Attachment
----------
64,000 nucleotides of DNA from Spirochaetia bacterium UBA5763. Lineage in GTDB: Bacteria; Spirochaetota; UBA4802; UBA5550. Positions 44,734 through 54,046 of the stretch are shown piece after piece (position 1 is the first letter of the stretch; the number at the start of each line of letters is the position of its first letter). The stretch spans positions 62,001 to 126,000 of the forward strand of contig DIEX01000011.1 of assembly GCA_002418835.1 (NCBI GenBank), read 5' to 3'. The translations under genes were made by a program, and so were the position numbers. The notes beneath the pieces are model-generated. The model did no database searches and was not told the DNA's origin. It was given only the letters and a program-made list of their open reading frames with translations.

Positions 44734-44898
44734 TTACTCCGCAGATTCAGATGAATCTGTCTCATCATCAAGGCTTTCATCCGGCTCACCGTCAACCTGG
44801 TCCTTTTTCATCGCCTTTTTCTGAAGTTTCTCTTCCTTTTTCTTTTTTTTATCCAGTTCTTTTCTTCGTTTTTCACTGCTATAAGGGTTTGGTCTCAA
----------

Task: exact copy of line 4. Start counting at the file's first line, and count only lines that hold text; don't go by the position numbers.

44801 TCCTTTTTCATCGCCTTTTTCTGAAGTTTCTCTTCCTTTTTCTTTTTTTTATCCAGTTCTTTTCTTCGTTTTTCACTGCTATAAGGGTTTGGTCTCAA